5.  Get it Mature: File it somewhere, send it to someone for feedback, leave it for a bit! So you can come back to it in a week, month, year or something, fresh and come up with a more comprehensive strategy. I save my writing into project files – Collection, Grime Poetry, Journal and in each of those I have Ideas/Drafts with feedback/Drafts without feedback/finished so when I don’t want to write I can always edit or have stuff to send for feedback!

Have a great day!

Debris x

p.s. photography on cover image by visual fold

 

Trinbago take 2 – Break Down to Break Through.

What if you fight against the odds, defy ‘normality’ and redefine ‘success’ – the dyslexic becomes a poet/ the girl from Ilford an academic/ the prolific bashment raver an Artistic Director. Then, you realise everything you have worked 18 hour days for, for 10 years (since you were 15) sacrificed your teenage years for – isn’t where you need to be anymore.

18 months ago, I gave up every component of my life because I realised I needed to go home. To Ilford, to my family, to my friends, to grime, to rage, to fear, to trauma, to the boxes I had locked into the loft for so long. I left a city that had been home for 8 years (my whole adult life) a company I started and established for 6, a relationship I had been in for 5 and a physical home I had built for 3 – all to live in my old tiny bedroom with my parents, in Ilford, at 26.

It doesn’t seem like the obvious road to success. But I had realised I had lost part of who I was and I needed to reclaim it. 

I also had realised that, though I was doing so many things I was proud of and loved, I had stopped being happy. Although I did things that made me happy retrospectively, though I could talk to you about joy and pride – on a daily basis I was too exhausted to remember what the experience of joy was.

But something happened in Trinidad – something about the cocoa, pepper and hips, the undercurrent of pain and the way their voices sing over and through it. The theme somehow – take disruption as opportunity, serendipity. Yes, Debris, you always have a plan, but if there is traffic down the planned road and a hot air balloon presents itself on the hard shoulder – why refuse yourself the view?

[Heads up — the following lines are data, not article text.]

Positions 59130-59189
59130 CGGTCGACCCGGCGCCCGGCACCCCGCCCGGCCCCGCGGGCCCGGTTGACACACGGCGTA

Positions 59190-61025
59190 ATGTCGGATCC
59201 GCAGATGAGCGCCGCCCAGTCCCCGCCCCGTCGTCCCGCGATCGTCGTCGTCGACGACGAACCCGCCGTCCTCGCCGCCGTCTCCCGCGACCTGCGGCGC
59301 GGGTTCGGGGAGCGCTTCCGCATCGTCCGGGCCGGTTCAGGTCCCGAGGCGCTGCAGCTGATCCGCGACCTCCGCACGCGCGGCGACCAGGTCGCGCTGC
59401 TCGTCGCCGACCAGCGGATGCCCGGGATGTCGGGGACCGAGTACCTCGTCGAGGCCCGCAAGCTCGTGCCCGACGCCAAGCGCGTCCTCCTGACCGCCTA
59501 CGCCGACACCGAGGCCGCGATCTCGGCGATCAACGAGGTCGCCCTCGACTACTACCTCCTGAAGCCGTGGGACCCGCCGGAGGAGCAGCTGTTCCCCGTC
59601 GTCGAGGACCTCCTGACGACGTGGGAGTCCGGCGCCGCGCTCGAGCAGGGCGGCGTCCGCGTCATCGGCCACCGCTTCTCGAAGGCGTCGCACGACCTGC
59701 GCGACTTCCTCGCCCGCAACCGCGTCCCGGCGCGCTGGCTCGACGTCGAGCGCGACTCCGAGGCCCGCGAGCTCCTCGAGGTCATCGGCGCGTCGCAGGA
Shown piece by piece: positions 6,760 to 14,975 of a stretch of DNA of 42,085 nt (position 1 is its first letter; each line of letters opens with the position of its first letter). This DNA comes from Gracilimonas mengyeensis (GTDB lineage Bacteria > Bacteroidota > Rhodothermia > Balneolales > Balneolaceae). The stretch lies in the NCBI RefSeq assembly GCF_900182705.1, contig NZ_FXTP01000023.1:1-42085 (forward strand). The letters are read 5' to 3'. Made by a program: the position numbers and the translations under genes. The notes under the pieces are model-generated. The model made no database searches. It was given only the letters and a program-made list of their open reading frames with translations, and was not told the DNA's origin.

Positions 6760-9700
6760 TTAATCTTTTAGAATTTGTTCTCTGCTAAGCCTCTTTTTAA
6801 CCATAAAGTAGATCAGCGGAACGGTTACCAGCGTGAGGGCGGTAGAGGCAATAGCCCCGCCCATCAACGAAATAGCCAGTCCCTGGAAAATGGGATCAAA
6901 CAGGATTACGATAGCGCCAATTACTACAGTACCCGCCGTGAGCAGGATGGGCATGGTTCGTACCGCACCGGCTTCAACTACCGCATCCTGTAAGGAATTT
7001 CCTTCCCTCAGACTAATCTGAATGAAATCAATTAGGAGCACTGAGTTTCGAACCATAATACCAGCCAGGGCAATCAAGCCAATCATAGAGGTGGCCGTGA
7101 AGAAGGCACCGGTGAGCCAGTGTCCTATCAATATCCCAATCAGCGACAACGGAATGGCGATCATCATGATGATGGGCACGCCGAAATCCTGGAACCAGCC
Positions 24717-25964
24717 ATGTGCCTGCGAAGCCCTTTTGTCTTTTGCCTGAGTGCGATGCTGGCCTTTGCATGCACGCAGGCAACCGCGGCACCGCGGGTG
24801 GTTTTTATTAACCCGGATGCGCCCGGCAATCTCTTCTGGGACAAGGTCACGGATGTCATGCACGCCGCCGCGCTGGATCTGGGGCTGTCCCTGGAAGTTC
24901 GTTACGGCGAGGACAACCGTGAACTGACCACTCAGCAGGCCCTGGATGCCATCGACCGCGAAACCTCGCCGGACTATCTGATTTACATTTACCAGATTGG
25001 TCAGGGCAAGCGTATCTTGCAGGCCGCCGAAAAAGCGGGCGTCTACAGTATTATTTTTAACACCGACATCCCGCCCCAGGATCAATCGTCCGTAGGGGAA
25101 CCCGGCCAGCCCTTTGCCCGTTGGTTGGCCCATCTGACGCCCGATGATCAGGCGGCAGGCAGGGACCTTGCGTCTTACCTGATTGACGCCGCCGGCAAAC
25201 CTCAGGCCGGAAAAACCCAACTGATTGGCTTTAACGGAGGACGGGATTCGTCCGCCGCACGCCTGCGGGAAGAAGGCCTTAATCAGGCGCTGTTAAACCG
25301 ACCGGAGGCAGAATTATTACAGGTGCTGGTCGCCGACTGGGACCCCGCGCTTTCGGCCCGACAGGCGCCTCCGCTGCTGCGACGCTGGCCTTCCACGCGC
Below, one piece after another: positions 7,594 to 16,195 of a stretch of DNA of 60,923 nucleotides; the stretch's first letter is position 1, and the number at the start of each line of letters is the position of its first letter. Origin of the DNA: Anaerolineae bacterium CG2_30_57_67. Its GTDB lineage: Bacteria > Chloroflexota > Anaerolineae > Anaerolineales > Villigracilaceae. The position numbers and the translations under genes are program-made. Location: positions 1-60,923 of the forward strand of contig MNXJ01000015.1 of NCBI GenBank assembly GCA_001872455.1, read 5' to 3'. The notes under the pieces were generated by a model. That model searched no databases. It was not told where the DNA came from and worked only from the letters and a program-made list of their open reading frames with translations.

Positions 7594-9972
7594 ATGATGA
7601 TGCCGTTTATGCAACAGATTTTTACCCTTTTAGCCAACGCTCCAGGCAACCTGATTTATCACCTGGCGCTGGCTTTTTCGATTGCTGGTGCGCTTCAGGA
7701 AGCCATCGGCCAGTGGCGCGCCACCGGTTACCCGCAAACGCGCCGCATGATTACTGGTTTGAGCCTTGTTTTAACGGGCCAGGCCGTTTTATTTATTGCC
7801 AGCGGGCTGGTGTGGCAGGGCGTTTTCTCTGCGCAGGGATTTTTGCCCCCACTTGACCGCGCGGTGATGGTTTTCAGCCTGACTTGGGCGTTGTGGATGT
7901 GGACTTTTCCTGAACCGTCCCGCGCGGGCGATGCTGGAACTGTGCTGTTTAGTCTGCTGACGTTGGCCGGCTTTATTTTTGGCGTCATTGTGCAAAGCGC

This trip was a hot air balloon ride – at times slow and blown in directions that could make me anxious but the views of the people, the places, the music were so beautiful and right I had to just stop and breathe and stretch in the sunlight of it all.

I wanted to share this because I can be obsess over productivity – and compare ‘success’ and ‘accomplishment’ and ‘drive’ to the social media timelines of others. It doesn’t always look like we expect it to. This is my call to keep space in yourself for diversion and reflection. And a call to myself to stop waiting till I am sick to do so (ironically ill as I type this but hey, one step at a time).

The bridge between breakdown and breakthrough:

  • Yoga with Adrienne 3 times a week (as little as 10mins as much as 90min).dirty medics 1
  • Swimming for an hour a week under the stars.
  • Dancing every day (5min like a loon in the living room or 10 hours in the streets of Trinidad – ideally a range).
  • Letting my house mates distract me with Dobble, Jenga and gold fish funerals.
  • Letting the beautiful friends I make distract me; missions for coconut water, trips to the beach, conversations in the doorway, searching for something on Netflix to watch for an hour then watching nothing, rewatching Black Mirror and cycling down the motorway.
  • If a poem starts happening – from you or someone else, no matter how random or exhausted, let it.
  • Lying on the floor after yoga, and just being with myself (I can only actually do this whilst listening to James Blake).
  • Make Pie Charts for; what makes you happy, what you spend time on, what you want to spend time on, what stresses you out. E.g.:

IMG_0711 IMG_0713IMG_0712

  • Message your mum back on facebook.

Give some a go?

Lastly, I want to say thank you for the poets that let me into their work, the humans that let me into their lives and the families that let me into their homes. In terms of that time pie chart – I have learned the importance of keeping 5-10% of myself free to show the same generosity to others that has been shown to me by the beautiful people of Trinidad. I had a little cry on the plane for how overwhelmed by love, care and appreciation I feel.

Thank you. Let the hard work continue.

 

10min Writing a Day…

 

I am trying to write for 10mins a day at the moment. In fact I have a daily to do list on:

-Write.

-Practice spitting (as in emceeing on a beat).

-Exercise/stretch and or dance.

This is all in the name of seeing what happens if I commit the majority of my life to the research, rehearsal and creation of my art. I particularly liked what came out today on the Transgender day of Remembrance… thinking about gender, body ownership and other stuff… Feel free to give feedback or response poems if you like!

No one can finger you better than you can

Arvon Writing Aerobics 9. Why is mainstream poetry becoming more accepting of experimental poetry?